The acceptance letter arrived in the mail. Along with it came the financial aid offer. It wasn't nearly enough!
That's the scenario in many families with high school seniors. The excitement of the acceptance is tempered by the reality that college costs a lot more than many families can afford. Here are some tips for filling the gap.
Is College Worth It?
There's no question that a college education will be important in the years ahead. But when you consider the ongoing cost burdens for both family and student, it might be wise to step back and consider the alternatives -- including two years at a community college, or the in-state university versus the prestige of a private school. On the other hand, many expensive private schools have large endowments and are in a position to give substantial financial aid to students they want to attract.
The only way to find the best deal is to apply for aid, compare the offers and perhaps to try to negotiate for more money.
Comparing Financial Aid Offers
The Web site of the
Pennsylvania Higher Education Assistance Agency helps you compare financial aid offers from various colleges and universities. Just click on the home-page tab that says "Deciding" and then on "Award Analyzer." Basically, this is a free, simple spreadsheet that displays the awards side by side. It will help you organize your thoughts, as well as your money.
Another Web site,
www.TuitionCoach.com, offers more-sophisticated comparisons and advice for $59 from college adviser Dr. Paul Wrubel. He notes that many schools include PLUS loans as part of their aid packages to make their offers look more attractive, even though PLUS loans are made to parents -- and are made to anyone, regardless of need. Wrubel advises a polite approach to asking for more aid and says it's worth trying.
Not All Federal Student Loans Are Equal
If you haven't read the headlines lately, you might not be aware that federal student loans carrying the same name -- typically Stafford Loans, PLUS loans and GradPLUS loans -- do not necessarily carry the same interest rates. The 6.8% rate on Stafford loans, which most lenders charge, is only a government-set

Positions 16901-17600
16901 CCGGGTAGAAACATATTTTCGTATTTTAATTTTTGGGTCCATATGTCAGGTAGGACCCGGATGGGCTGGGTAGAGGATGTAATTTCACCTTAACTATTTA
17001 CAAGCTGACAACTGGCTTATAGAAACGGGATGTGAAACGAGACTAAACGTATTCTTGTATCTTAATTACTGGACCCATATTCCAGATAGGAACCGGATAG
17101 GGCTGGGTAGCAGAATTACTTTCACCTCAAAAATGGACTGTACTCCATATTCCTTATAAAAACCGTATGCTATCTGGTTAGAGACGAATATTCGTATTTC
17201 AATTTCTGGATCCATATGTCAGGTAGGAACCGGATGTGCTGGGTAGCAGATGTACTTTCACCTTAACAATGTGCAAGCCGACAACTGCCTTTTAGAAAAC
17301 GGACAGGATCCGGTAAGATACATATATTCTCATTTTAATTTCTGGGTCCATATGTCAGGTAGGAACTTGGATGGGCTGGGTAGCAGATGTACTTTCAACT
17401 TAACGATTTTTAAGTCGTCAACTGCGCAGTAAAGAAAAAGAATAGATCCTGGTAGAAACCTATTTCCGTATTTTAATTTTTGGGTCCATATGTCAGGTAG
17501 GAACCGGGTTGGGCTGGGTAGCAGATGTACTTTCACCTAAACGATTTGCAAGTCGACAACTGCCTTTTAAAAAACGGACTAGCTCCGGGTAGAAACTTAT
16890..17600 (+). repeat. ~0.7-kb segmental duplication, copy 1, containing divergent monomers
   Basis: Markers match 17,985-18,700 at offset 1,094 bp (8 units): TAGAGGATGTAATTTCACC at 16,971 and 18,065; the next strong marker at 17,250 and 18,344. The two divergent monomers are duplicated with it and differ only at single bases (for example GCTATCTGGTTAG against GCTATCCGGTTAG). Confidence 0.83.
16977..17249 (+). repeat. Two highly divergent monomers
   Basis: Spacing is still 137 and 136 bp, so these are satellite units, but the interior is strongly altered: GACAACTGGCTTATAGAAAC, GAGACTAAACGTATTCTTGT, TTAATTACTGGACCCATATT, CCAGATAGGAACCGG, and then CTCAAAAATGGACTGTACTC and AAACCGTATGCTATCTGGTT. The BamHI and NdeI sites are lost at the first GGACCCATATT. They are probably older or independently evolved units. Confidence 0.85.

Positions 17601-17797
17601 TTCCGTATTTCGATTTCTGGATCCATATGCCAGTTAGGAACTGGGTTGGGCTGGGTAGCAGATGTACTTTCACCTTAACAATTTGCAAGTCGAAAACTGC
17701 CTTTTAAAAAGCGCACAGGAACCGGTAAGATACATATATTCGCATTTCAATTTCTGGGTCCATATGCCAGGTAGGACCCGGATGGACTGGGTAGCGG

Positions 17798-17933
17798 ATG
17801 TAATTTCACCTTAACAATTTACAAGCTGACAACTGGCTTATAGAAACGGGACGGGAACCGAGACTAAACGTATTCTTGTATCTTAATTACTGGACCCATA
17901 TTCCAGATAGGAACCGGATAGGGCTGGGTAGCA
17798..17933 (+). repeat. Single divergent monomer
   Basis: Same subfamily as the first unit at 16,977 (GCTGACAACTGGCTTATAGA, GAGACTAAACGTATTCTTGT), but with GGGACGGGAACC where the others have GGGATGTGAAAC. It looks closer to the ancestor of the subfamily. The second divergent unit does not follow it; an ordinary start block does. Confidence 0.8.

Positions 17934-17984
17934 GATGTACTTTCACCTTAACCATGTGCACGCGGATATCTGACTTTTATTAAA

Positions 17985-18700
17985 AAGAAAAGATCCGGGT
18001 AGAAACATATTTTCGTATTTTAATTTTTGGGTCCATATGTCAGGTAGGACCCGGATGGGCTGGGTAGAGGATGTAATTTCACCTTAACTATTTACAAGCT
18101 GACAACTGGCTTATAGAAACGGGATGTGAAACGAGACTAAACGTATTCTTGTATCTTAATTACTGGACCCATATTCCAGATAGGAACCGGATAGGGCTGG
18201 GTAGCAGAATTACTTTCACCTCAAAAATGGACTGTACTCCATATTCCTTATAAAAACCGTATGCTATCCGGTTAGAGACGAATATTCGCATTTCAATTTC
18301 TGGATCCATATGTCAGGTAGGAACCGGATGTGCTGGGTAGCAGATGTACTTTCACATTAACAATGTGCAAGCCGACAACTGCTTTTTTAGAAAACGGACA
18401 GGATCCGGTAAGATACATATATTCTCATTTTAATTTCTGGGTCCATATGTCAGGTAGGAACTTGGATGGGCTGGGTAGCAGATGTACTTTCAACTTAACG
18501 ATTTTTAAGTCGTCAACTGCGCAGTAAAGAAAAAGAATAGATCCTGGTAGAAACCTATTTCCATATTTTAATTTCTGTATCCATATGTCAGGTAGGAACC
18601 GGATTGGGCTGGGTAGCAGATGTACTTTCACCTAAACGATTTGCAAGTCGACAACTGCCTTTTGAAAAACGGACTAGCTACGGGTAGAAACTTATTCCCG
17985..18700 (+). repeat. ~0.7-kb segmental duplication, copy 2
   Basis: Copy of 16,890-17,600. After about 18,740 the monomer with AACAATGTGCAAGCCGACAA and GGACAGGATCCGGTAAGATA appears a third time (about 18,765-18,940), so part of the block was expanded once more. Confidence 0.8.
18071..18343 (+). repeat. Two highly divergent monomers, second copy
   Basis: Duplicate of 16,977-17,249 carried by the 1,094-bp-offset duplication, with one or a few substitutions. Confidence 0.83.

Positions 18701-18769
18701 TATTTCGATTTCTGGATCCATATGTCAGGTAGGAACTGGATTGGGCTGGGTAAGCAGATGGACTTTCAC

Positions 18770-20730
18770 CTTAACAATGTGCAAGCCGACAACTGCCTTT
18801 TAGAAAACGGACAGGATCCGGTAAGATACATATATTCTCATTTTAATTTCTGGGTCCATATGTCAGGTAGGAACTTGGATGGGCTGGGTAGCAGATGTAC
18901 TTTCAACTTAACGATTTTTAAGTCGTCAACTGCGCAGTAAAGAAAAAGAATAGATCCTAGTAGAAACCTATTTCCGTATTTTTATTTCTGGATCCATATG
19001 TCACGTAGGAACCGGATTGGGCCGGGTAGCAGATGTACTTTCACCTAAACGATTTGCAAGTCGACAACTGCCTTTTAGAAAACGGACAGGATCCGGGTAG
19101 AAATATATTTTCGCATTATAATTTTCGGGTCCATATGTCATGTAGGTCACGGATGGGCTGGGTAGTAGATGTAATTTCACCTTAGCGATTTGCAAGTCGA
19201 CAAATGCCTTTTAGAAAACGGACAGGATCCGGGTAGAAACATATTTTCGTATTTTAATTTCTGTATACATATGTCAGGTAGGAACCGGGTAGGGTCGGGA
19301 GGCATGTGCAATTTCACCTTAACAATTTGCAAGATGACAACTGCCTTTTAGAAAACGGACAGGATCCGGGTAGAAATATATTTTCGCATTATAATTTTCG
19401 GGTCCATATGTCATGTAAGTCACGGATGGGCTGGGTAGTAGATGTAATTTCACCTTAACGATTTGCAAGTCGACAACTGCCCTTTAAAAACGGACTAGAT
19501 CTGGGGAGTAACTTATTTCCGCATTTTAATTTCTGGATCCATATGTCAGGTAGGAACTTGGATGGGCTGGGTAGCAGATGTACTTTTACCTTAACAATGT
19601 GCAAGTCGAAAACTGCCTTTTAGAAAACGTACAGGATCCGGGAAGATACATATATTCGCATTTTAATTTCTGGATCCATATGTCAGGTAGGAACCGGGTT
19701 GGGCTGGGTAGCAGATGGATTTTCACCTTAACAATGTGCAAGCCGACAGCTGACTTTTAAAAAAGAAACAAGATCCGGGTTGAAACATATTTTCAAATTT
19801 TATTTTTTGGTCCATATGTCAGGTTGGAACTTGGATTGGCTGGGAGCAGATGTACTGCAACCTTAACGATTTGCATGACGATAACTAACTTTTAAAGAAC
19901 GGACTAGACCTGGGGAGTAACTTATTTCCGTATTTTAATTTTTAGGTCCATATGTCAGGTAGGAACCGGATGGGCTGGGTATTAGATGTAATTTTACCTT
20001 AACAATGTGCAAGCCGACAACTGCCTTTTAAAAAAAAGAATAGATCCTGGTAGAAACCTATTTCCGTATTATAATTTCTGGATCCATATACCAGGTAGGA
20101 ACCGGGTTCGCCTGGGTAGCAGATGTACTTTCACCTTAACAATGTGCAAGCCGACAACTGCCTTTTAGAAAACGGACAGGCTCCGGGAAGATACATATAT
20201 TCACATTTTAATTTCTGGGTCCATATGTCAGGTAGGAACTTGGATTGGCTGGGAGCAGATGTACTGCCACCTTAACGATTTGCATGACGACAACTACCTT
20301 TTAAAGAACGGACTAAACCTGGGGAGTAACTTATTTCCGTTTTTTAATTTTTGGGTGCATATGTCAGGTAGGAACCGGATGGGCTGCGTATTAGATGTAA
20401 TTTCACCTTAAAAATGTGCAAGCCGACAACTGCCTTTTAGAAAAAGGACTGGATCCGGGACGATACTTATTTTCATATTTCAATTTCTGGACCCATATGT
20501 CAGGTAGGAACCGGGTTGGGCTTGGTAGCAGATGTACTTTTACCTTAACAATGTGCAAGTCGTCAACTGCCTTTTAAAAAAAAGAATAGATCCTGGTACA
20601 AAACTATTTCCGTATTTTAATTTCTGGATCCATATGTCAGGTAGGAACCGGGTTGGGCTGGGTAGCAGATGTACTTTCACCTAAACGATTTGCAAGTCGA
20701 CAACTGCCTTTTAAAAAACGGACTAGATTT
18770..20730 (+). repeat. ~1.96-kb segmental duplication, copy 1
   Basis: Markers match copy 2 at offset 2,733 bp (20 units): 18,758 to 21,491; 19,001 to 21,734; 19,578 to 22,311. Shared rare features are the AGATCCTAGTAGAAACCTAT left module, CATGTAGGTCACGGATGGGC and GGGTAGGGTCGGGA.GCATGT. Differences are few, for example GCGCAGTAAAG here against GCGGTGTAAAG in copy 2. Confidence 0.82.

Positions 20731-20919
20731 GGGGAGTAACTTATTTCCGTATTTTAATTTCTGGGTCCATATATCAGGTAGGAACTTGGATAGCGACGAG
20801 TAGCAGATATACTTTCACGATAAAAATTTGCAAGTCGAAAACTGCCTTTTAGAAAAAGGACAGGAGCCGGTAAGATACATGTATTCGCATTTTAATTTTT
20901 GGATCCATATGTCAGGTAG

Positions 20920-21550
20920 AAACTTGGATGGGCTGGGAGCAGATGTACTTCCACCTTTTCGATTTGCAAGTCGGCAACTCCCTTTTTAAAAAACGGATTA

There's a brewing scandal over alleged kickbacks to the schools from lenders placed on a "preferred list" by school financial aid offices. Those rebates and other expenses may have raised the cost of loans to students using the providers who participated.
Even though your "aid letter" from the college or university certifies that you are eligible for federal financial aid, the rate and fees you pay depend on the lender you choose -- and the choice is yours. Don't stick with the "preferred list" the college gives you.
Start your search for lenders at
MyRichUncle. This site has consistently offered the lowest rates and best deals for students. MyRichUncle works with every college that participates in the Federal Loan Program, or FFELP.
Some student loan tips from MyRichUncle:
- Look for up-front discounts on the current 6.8% maximum rate on Stafford loans.
- Negotiate with the lenders. You can ask for a better rate or a lower origination fee than the current 2% on Stafford loans.
- Avoid school-branded loans for which the school acts as a middleman in the process.
- You don't have to stick with the same lender every year. Recheck annually to make sure you're getting the best deal.
Real "Opportunity Cost" of College Debt
Now you have one more task. Before making your final college choice, check in at
CollegeSavingsCrunch.com. This Web site, sponsored by Alliance/Bernstein, one of the largest 539 college savings-plan managers, has an online interactive "slide rule" that lets you calculate how much your student-loan debt will cost you to repay over the years -- in comparison with what you could have earned on that same money assuming a hypothetical 6% tax-deferred rate of return. It's a sobering analysis.
worth it -- but only if you borrow sensibly. And that's The Savage Truth.
Terry Savage is an expert on personal finance and also appears as a commentator on national television on issues related to investing and the financial markets. Savage?s personal finance column in the Chicago Sun-Times is nationally syndicated, and she released her fourth book,
The Savage Number: How Much Money Do You Need?
in June 2005. Savage was the first woman trader on the Chicago Board Options Exchange and is a registered investment adviser for stocks and futures. A Phi Beta Kappa graduate of the University of Michigan, Savage currently serves as a director of the Chicago Mercantile Exchange Corp. She also has served on the boards of McDonald?s and Pennzoil.